I recently had the opportunity to judge the ACORD Innovation
Award finals as part of the recent ACORD2016 conference held
last month in Florida. The finals were the culmination of several
months of presentations made by insurtech startups looking to
make a difference in the insurance industry.
The good news is there’s a great deal of activity on the part
of many smart people who see an opportunity to change the
way insurance is experienced by customers. The less than good
news, at least thus far, is that it’s not entirely clear how much of
this new activity will be embraced, and how much change it will
ultimately bring to the industry.
To be fair, much of this is new to insurers, especially the
notions of customer centricity and
information ubiquity and it’ll take
time and fortitude for many in the
industry to process it all.
The ACORD Innovation finals
were a microcosm of just those
kinds of winds blowing into the
industry. Among the finalists were
startups whose ideas and solutions
directly addressed many of the
perceived deficiencies in the insur-
ance industry. One finalist had a
solution for a virtual agent based
on artificial intelligence, real-time
data collection, and analysis. The company has an intuitive
website and once a prospect enters their information they get
instant recommendations on pricing, coverages, and crowd-
sourced references to agents in their geographic area.
Another finalist created a small hardwire device that, once
installed in a vehicle, made any smartphone in that vehicle a
“dumb phone,” with only the ability to make phone calls. Their
aim is to decrease the instances of distracted driving accidents,
especially among younger drivers.
Still another finalist has an app that allows international
travelers to quickly find reputable medical facilities and doctors
if they fall ill or are injured while traveling. They also saw an
opportunity to bundle this service with travel insurance.
In all, it was a great example of the kinds of innovation entering the industry. Interestingly, most of the insurtech activity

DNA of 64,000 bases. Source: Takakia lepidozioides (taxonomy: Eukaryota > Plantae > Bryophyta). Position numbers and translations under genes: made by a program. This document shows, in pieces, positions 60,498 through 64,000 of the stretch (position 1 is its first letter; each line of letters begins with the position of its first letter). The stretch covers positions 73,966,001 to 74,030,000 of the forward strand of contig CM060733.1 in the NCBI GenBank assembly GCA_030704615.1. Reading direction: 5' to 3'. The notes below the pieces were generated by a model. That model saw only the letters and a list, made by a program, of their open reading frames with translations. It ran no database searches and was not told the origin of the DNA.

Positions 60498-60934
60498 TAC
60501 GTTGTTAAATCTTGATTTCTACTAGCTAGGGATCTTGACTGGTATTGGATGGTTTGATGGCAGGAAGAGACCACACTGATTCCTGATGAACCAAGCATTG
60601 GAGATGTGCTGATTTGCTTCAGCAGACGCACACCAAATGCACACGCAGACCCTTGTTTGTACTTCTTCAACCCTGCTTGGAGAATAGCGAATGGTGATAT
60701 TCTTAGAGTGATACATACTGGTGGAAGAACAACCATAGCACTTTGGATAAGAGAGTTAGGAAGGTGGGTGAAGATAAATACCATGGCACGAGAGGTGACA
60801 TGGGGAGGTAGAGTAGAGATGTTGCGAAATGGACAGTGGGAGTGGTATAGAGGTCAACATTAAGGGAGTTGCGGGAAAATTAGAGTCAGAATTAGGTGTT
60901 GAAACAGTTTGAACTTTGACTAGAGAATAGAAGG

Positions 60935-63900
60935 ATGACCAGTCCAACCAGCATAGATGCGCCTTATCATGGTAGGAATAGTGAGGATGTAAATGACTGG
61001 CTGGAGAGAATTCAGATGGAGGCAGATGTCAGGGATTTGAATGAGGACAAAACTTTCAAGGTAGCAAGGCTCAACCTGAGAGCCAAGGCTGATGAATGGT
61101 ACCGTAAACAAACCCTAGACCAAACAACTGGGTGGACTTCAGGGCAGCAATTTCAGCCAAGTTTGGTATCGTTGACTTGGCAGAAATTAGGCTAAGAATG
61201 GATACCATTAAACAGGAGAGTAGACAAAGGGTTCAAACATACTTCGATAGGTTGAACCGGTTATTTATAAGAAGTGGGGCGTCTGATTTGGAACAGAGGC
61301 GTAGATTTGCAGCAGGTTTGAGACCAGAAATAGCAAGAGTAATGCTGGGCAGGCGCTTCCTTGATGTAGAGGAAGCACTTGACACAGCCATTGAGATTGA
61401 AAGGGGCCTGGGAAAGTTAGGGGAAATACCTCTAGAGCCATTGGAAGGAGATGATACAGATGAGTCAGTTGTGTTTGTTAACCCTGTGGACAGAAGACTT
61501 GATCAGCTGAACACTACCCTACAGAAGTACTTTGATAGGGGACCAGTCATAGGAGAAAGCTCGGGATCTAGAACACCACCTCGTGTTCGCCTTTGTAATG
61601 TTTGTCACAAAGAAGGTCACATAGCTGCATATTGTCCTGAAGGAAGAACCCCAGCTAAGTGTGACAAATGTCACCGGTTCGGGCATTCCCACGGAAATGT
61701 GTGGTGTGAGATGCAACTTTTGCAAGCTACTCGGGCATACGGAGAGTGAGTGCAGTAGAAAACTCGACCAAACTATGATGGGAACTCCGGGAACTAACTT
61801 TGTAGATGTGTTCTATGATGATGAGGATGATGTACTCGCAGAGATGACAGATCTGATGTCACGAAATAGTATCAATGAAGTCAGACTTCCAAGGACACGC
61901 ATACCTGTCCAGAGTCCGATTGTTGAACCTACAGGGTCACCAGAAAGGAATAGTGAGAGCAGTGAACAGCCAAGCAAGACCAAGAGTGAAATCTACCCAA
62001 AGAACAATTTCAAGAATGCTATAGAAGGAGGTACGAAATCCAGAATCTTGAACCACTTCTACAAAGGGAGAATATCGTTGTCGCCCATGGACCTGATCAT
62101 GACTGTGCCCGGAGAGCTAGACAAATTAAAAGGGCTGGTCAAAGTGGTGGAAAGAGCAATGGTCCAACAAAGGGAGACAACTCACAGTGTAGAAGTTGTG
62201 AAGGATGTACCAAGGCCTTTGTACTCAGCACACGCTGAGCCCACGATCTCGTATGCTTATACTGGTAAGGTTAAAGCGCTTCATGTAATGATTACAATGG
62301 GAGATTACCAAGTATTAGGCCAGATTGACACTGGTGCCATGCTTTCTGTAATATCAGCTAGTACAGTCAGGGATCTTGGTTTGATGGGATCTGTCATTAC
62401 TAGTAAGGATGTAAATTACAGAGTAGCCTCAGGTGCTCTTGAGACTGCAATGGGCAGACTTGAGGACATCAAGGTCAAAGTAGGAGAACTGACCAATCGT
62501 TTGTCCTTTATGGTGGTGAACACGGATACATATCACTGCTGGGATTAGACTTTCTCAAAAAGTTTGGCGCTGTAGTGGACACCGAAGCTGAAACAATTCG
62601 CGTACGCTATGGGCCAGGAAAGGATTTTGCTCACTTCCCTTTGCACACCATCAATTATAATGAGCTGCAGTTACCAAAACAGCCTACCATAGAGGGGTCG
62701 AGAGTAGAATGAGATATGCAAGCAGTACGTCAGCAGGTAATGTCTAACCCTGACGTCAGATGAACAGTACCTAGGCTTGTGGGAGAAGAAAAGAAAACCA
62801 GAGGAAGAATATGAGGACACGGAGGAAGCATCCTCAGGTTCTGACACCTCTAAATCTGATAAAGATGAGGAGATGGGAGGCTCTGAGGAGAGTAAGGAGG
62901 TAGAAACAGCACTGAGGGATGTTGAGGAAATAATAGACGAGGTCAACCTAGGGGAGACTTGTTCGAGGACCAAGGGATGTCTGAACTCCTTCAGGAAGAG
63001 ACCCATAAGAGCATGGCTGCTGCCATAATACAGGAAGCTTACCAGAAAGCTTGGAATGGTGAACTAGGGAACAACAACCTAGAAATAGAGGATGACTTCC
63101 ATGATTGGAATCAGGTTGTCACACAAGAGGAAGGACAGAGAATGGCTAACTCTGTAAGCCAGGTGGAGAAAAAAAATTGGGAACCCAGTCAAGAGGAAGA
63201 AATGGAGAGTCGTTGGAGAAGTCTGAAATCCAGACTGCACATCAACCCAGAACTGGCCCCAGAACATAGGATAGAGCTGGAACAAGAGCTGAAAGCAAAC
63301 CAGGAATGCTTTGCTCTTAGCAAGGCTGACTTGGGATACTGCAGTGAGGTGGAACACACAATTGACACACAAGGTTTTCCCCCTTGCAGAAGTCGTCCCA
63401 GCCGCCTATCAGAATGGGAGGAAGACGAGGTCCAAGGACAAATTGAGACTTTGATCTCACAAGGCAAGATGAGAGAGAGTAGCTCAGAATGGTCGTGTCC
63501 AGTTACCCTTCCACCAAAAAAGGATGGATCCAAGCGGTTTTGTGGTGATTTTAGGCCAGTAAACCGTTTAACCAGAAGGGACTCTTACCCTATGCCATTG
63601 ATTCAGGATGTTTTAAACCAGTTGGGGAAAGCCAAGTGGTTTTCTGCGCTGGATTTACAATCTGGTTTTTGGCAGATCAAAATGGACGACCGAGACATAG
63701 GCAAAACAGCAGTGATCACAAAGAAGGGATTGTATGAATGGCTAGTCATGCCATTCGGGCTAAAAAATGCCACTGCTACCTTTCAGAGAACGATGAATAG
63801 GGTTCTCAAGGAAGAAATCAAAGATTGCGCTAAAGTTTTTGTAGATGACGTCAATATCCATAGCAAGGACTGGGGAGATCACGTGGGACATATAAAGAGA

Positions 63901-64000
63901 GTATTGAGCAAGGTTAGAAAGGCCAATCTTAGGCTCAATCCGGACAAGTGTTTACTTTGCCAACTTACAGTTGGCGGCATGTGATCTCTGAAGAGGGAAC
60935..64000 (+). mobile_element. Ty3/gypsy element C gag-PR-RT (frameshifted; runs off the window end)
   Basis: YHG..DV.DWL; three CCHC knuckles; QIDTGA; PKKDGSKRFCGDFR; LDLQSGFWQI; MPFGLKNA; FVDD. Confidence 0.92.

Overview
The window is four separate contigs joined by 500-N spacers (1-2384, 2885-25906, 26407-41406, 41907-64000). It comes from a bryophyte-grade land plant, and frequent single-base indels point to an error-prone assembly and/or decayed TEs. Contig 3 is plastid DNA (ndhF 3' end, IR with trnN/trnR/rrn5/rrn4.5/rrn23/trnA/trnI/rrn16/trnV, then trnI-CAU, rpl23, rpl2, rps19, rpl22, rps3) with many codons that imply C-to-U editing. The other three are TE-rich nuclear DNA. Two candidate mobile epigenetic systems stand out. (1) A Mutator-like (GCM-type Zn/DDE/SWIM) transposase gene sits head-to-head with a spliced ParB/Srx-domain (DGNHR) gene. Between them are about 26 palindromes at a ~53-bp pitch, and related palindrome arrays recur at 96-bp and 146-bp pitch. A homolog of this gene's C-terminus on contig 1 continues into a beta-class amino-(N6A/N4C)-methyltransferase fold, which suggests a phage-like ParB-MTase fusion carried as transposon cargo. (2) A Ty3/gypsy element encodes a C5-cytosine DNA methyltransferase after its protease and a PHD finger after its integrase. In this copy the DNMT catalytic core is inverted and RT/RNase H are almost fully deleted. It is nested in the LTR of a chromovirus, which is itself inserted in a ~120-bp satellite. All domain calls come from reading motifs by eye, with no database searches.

is coming from outside the industry, as was the case with the
ACORD finals. The common thread running through most of
these new entrants is their focus on improving or otherwise
altering the status quo in the insurance industry.
That’s commendable, and some might even say optimistic,
Here Comes the Judge
Good news/bad news from someone charged with picking top innovations.
given that the insurance industry is historically reticent about
changing too much too quickly and with some good reason, as
it’s a model that has worked well enough for some hundreds of
However, change is coming to insurance and to the credit
of many inside the industry there is a recognition of what some
fresh, outside thinking can bring to insurance carriers, their
policyholders, and their agents/brokers. Many insurers have
already embraced the new wave of innovation and are using it
as inspiration for changing their own companies, before other
forces change it for them.
While I was humbled to participate as a judge during the
ACORD Innovation contest this past year, in the end there’s
only one judge that really matters and that’s the consumer of
insurance services and products. Nearly all of the insurtech and
carrier activity is aimed at placing the customer in the center
of the insurance world and that is certainly a change for the
Within a short period of time—at least relative to the history
of the industry—customers have become king. That’s why nearly all the startup activity outside the industry and the innovation within the industry is aimed at putting the customer on the
That’s something many in the insurance industry need to
come to grips with, and quickly. The judges of the past—
underwriters, actuaries, claims adjusters, agents, etc.—now need to
give way to the judges of the future. ITA